Kiana Hayeri, an OPC member and freelance photographer, wrote and took photos for a piece for The New York Times on Sept. 30 from Kabul documenting the effects of Taliban rule on women one year after the group returned to power last summer. She followed the stories of several women and documented changes in everyday life in the city, including small groups of women protesting restrictions who were dispersed by Taliban gunshots into the air, while Taliban fighters celebrated last year’s victory in overwhelmingly larger numbers.

OPC member and photojournalist Nicole Tung has been on the ground covering Ukraine for The New York Times over the last few weeks, most recently with text and photos on Oct. 2 documenting a field hospital close to the front line in southern Ukraine’s Zaporizhzhia region where a civilian and soldier were treated side by side. She filed photos and reported in Ukraine in June with images of sites where 300 Ukrainans were imprisoned for nearly a month, and a soccer stadium littered with shrapnel. In the most recent stint, she filed the first of four stories from Ukraine on Sept. 22.

OPC Governor Farnaz Fassihi was a guest on the New York Times podcast The Daily on Sept. 28 to discuss the role of women in Iran and the uprising and widespread protests that have followed the Sept. 13 death of 22-year-old Mahsa Amini while she was in police custody. Fassihi said Amini was traveling from her hometown in the province of Kurdistan to Tehran with her family when she was arrested by so-called “morality police” at a subway station and taken to a detention center for violating rules surrounding mandatory hejab covering for women. Fassihi, who is Iranian-American and lived in Iran before, said many Iranian women are familiar with the detention center, known as Vozara. “Even I’ve been taken to that same detention center because I was showing too much hair and my robe was too short. I had to pledge that I would never violate the hejab law ever again in order to be released,” she said. “Vozara is this place in Iranian women’s minds that is feared – a place where bad things can happen to you.”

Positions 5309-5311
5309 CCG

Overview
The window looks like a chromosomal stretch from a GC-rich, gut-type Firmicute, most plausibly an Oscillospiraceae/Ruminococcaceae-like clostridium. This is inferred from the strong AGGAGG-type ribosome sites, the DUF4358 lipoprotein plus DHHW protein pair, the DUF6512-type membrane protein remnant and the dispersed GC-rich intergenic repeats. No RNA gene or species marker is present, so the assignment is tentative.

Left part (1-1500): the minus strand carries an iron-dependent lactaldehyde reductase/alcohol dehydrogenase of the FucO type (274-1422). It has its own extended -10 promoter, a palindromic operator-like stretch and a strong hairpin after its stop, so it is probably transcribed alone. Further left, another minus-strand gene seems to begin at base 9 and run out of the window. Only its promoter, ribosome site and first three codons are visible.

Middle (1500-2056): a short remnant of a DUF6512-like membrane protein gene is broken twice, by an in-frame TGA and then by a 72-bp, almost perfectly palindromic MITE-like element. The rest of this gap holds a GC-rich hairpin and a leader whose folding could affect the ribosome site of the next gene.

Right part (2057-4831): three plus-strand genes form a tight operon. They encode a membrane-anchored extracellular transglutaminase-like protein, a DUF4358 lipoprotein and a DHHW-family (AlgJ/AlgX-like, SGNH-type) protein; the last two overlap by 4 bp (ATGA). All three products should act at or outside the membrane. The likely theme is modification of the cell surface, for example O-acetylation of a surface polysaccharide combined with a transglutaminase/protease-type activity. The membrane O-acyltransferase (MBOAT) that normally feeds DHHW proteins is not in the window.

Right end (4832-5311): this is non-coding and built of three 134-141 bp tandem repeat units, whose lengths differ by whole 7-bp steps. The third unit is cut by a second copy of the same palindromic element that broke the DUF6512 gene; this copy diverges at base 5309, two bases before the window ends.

Bill Plante, a veteran conflict reporter and CBS News correspondent for the White House under four presidents, as well as a past OPC member, died on Sept. 28 at the age of 84. Plante covered the Vietnam War in four separate tours spanning 1964 to 1975, winning an Emmy Award in 1972 for that work in December 1971 and the OPC’s 1975 Lowell Thomas Award for CBS News coverage of the fall of Vietnam and Cambodia. He also won an OPC Award for best radio spot news for coverage of the funeral of Egyptian President Gamel Abdel Nasser in 1970 and won in the same category the next year for coverage of the India-Pakistan war in 1971.